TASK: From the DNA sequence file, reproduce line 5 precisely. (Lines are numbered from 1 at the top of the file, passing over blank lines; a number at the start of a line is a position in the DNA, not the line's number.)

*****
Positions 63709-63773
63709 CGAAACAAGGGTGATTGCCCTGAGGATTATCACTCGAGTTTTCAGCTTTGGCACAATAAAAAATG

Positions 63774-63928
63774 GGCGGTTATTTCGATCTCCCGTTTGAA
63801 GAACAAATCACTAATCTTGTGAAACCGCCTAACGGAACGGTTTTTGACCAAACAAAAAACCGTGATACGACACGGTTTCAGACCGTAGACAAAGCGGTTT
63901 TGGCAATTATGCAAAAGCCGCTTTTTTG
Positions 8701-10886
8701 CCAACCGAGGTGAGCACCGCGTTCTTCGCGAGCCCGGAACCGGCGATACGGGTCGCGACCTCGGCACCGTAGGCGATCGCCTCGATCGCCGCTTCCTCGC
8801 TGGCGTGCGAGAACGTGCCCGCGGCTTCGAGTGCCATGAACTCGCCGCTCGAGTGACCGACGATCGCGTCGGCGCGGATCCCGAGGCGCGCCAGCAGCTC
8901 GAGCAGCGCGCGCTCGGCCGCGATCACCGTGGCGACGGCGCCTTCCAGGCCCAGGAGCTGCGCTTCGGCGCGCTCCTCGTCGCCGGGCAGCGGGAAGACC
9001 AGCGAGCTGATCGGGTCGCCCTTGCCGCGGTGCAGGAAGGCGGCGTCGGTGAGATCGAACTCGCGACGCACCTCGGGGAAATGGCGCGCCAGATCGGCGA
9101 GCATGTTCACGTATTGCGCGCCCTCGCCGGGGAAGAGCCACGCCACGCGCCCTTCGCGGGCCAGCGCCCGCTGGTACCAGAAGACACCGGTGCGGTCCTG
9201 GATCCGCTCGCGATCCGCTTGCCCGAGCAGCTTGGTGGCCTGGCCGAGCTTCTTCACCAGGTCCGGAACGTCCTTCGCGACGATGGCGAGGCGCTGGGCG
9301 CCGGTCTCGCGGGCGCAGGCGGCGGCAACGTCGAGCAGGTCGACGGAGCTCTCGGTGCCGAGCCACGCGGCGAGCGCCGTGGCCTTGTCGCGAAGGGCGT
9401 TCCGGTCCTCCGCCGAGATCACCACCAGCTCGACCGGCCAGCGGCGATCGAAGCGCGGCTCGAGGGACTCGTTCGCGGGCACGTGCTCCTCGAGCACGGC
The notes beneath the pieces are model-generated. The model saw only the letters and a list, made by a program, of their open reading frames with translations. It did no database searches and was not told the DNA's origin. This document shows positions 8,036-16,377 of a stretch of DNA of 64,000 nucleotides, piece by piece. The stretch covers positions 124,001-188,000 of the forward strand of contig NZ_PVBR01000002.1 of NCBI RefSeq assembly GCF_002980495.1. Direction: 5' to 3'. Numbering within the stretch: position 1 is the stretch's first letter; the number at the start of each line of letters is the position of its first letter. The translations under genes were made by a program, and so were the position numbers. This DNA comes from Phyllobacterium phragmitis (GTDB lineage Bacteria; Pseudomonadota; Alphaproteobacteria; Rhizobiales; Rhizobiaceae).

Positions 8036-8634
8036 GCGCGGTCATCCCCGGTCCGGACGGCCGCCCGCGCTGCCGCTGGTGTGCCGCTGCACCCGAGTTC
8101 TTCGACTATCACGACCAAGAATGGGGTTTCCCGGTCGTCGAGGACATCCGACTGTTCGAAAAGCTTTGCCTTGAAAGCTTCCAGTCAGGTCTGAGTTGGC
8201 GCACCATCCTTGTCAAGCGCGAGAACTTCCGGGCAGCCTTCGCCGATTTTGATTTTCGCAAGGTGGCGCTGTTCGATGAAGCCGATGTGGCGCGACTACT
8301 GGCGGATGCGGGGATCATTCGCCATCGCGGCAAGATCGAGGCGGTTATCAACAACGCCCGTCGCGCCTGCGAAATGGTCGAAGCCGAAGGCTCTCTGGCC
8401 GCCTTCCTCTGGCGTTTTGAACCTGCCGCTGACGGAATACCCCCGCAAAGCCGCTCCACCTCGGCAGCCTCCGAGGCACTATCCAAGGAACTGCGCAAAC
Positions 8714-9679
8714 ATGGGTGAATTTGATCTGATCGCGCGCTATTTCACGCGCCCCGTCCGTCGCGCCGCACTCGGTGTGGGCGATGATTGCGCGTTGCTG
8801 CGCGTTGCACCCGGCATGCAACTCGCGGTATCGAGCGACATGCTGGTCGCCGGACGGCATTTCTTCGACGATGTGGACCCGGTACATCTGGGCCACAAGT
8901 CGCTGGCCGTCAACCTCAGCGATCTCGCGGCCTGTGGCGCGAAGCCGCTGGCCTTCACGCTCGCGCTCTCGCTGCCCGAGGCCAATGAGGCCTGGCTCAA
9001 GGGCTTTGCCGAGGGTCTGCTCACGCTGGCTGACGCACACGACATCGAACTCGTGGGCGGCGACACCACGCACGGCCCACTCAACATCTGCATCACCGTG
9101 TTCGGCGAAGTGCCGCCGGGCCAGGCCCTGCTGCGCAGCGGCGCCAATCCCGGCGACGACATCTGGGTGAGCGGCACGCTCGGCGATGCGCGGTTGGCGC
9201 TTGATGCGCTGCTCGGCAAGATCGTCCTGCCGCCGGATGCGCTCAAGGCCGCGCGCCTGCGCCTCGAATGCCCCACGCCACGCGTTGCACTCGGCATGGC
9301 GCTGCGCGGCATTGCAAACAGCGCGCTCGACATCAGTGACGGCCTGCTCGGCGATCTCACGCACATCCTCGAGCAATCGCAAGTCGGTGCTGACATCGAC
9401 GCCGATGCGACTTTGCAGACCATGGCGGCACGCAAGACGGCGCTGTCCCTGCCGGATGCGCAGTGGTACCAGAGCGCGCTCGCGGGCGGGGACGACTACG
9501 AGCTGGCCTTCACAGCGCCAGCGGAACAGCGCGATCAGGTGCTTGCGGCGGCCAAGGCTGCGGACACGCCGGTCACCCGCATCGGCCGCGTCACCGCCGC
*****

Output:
63801 GAACAAATCACTAATCTTGTGAAACCGCCTAACGGAACGGTTTTTGACCAAACAAAAAACCGTGATACGACACGGTTTCAGACCGTAGACAAAGCGGTTT